This chapter more than many of the others connects mathematics with other disciplines of thought and perception in a direct way. Having a glimpse into how the perceptions of space and the world (both the physical world and the world that exists in our minds and souls) has been connected with mathematics over the years is very interesting. For me, mathematics seems like one of the only things that has absolutes / is an absolute that we have. Chemistry and biology are plagued with the inability to travel deeper and deeper and really feel how things work; physics is also stuck with both uncertainty and the inability to travel to the deepest level. The more intellectual / soulful based sciences (philosophy, theology, sociology) are so perspective dependent that uncertainty is always a factor: we can't know what some things mean, why some things are the way they are, what is the best possible way for something to be done, how we should go about living our lives, or even what our lives are. I'm speaking in broad terms but the uncertainty in the above subjects and thoughts is very clear. The point is that many parts of mathematics feel like they are so certain it can be no other way. The fact that two lines in Euclidean space can be situated so they never intersect; that a circle is both an infinite number of infinitely small lines stuck together and a single "line; that if you have four apples in a basket and sell two apples from the basket at 25 cents a piece, you'll be left with two apples in the basket (4 - 2 = 2); that the Mobius band is really simple but really complex at the same time; that two planes in three space can either intersect in a line, a plane, or not at all, but that two planes in four space can also intersect at a point . . . you get my point. These things feel so real and certain and absolute unlike any other aspect of the world or knowledge that I've ever experienced. Yes, I love my mother and father and sister, but what does love mean? I just have to accept that what I feel for them is love and go on with loving them because I can't learn any more than that. I can have strong feelings for other people, but what do these feelings mean? where do they come from? what is the ramifications of these feelings? how can I make these feelings a part of my world and a part of other peoples worlds? Yes I can rip a single through the gap, drain a jumper from the corner, or make the final out popping up to the third baseman, but then questions of perception arise, and questions of reality and life in general: it can always come back to the questions of what is life? But when I think about this question, I can find uncertainty in everything (at this moment) except math (many parts of it): MATH FEELS LIKE IT IS THE ONLY THING THAT TRANSCENDS ALL QUESTIONS OF WHAT LIFE REALLY IS. Even if life is something different that what we've perceived it to be, can anyone imagine that math, or at least the mathematical principles like a curve, a line, a point, a space, the concept of a Flatland a Spaceland and a Hyperspace land, would be different?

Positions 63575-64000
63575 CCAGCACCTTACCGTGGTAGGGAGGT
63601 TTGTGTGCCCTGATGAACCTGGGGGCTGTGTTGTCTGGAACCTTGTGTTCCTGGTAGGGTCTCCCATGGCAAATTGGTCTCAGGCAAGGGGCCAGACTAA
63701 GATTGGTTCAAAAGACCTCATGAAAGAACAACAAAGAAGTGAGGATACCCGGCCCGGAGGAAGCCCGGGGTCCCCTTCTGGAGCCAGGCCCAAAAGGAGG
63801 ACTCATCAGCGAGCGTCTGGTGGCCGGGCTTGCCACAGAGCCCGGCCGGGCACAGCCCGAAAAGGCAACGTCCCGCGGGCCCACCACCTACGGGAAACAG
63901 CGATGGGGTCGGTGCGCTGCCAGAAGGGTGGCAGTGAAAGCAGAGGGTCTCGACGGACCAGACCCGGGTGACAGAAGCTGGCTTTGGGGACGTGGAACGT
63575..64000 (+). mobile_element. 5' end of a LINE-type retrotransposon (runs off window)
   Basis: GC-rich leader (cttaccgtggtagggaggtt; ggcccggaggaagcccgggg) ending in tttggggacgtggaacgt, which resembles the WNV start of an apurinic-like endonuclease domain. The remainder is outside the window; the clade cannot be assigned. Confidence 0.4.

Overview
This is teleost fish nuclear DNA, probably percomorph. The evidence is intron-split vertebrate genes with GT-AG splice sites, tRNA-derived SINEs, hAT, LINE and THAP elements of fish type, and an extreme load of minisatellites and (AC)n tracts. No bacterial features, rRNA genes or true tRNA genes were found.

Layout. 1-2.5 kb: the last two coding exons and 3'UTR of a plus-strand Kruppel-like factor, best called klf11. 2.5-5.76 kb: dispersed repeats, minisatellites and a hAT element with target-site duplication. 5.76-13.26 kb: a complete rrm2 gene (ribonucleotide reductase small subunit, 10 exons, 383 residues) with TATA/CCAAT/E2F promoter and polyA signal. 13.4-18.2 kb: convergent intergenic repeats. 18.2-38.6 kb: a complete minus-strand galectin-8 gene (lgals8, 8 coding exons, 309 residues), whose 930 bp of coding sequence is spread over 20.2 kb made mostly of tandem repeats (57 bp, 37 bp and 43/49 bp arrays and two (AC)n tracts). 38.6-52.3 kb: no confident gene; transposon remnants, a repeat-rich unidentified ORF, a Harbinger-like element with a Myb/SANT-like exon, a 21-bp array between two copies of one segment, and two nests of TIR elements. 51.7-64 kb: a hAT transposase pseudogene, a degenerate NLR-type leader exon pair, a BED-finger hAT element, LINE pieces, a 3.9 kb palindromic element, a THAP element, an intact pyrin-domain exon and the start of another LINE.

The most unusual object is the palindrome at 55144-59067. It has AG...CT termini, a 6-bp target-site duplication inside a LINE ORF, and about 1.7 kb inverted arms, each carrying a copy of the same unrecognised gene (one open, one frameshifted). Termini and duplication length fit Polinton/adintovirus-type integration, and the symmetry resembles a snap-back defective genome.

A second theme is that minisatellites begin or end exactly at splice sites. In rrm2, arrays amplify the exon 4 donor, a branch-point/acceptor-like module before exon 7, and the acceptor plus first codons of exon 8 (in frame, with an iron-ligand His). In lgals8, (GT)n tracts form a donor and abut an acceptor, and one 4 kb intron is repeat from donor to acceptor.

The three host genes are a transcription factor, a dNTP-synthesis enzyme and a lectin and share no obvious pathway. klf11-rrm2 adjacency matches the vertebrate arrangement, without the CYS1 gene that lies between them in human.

Then one might argue: "look how people's perceptions of math have changed as time has progressed. How, if mathematics can transcend to a level of absolutism, can we learn or discover or prove something that we didn't know before, or didn't believe before, or even couldn't have possibly imagined even if we were the wisest person ever to have lived or ever going to have lived?" My only argument is that, at this moment, some things exist in math that are seemingly unchangeable, despite new discoveries. Unlike the Greeks, I'm not saying that our world or universe is this or that. I am saying that when we "discovered" the fourth dimension (accepted dimensionallity and what not), the absolutism that a line is a line and that two lines can be parallel and never intersect did not change. The contexts of the discussions changed, but the absolutism of the subjects resist change. How many other aspects can you say this of? It is not easy to say that _________ is right or wrong and be certain of that forever; that _______ is the way of the universe; that _________ is the position of the electron at this moment; that ____ is how our eyes work; that _____ is how we respire; that _____ is music; that ________ . . .
It feels like math is the strongest idea: that it would necessitate the largest shift in how we think / how we are/ what we are to change it.
on another note, the figure eight Klein bottle is pretty cool. Very simple. Another interesting way to accentuate it's regularity is to project it, like in the chapter heading wine glass, but in a more symmetrical "figure eight" type way. Things get simple then as well. Have you ever seen Ken Lao's two page write-up he did in high school presenting the Klein bottle in this manner (obviously comment directed to Banchoff)? Very nice. I'll bring it to class.
Prof. Banchoff's response